Cartoon by Nina Paley shared freely from Mimi and Eunice
Merriam-Webster defines "plagiarizing" as
"In instances where external sources are utilized, they must be identified and due credit given using an appropriate bibliography format."
Stevens students must adhere to the Honor Code or run the risk of having to face an Honor Board investigation.
Here are some common types of plagiarism (adapted in part from The Common Types of Plagiarism (Bowdoin College)).
Copying one's own work from a previous publication or assignment without indicating that it was a previous work. That is, you can't use an essay you wrote for two different assignments. Should you want to reuse an article you published for your thesis or dissertation, you would need written permission from the journal publisher.
When you quote or paraphrase another person's idea in your research paper, provide a full and accurate citation to the source you used in the appropriate citation style. By doing so, you will not only avoid plagiarizing, but will also:
When incorporating the work of another author into your own writing, you may decide to quote it directly, paraphrase the findings, or summarize the work overall. In general, you will best show your grasp of the information if you paraphrase or summarize.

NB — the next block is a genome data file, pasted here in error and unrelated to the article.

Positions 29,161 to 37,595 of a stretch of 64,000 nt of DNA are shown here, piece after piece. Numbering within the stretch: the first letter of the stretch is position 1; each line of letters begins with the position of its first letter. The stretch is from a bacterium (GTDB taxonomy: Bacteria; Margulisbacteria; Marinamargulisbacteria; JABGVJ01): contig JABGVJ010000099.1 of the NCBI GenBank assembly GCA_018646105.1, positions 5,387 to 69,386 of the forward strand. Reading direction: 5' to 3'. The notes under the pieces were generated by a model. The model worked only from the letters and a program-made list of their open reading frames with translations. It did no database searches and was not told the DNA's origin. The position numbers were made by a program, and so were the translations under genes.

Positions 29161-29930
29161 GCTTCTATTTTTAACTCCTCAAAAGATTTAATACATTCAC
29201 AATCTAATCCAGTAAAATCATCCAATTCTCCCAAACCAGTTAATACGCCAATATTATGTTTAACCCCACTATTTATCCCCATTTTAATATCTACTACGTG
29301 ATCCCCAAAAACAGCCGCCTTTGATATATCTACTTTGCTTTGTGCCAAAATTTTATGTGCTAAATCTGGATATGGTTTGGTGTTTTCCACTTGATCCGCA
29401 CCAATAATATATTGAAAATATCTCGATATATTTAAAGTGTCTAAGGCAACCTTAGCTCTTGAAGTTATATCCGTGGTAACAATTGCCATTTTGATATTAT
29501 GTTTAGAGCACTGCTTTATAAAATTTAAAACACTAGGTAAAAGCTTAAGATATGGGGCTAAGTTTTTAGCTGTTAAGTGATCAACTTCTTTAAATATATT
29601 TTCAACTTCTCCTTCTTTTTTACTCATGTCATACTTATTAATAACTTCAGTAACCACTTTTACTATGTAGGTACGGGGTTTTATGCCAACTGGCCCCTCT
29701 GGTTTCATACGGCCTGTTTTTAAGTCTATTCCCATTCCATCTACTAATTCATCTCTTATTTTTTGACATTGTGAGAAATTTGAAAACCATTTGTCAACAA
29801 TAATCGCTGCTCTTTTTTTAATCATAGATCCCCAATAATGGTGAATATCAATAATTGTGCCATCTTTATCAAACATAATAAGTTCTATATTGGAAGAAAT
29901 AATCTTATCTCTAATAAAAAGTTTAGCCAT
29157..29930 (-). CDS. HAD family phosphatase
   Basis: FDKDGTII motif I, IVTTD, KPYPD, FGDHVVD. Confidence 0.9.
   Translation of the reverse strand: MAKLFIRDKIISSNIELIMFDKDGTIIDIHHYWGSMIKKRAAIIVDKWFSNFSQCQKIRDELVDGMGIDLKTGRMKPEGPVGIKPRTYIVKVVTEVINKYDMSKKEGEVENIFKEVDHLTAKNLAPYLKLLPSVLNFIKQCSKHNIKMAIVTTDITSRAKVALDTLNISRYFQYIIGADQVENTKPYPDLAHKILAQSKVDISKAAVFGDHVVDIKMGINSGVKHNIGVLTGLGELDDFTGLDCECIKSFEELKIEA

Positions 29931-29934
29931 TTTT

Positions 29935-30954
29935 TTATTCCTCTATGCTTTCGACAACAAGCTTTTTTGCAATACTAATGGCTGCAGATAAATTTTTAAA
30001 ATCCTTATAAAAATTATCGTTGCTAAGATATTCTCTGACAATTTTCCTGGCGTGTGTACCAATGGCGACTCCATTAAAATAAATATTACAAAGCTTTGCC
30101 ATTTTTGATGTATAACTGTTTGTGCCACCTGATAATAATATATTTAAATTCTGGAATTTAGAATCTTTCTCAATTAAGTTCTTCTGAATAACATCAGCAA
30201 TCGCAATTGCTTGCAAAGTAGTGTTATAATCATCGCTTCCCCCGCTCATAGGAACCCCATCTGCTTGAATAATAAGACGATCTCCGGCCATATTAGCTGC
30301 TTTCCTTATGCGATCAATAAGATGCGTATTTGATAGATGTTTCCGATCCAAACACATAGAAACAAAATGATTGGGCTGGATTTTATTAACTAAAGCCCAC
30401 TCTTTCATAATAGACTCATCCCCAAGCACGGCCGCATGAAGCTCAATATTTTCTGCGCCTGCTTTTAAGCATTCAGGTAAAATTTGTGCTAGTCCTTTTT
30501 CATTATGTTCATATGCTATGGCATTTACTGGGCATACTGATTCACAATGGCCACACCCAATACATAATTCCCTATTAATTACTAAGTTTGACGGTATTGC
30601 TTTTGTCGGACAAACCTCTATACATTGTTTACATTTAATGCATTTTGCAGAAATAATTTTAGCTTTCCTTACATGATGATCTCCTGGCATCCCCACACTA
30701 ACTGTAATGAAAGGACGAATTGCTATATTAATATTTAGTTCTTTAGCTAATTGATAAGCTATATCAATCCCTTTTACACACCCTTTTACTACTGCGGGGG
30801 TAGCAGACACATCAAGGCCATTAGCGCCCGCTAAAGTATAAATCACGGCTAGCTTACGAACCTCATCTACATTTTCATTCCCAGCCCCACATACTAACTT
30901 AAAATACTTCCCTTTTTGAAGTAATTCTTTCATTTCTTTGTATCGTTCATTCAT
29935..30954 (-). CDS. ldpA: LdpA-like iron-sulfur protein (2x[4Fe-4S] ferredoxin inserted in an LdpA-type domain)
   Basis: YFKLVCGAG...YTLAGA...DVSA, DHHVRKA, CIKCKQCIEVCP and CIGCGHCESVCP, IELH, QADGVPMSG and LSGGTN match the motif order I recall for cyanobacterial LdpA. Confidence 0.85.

Different disciplines have different expectations when it comes to documenting the work of others in your writing. One of the more popular citation styles used by college students is MLA, which is taught to Stevens' first-year undergraduates in the CAL 103/105 program. While MLA is standard in the humanities fields, the sciences tend to emphasize the currency of the research, so APA can be a useful style for students in other programs.
The list below includes the main styles of many academic disciplines so you can meet the requirements of the Stevens Honor System.
Stevens students may have access to Turnitin through their Canvas shells and can scan assignments before submitting them. If your course doesn't have Turnitin enabled, ask your professor!
Adapted in part from Plagiarism Detection Tools (Science Integrity Digest).
Patchwriting is a term coined to describe how students sometimes borrow from other authors who they feel can better describe or phrase a concept than they can in a sort of inadvertent plagiarism. This article from 2010 explains the issue and provides further reading.
Students and researchers work in the context of academic and research integrity rules and requirements. Artists and musicians may claim copyright infringement if they feel their creations have been reused without permission. Journalists follow ethical standards that forbid the uncredited use of a source. Writers don't want to see their text reused without credit.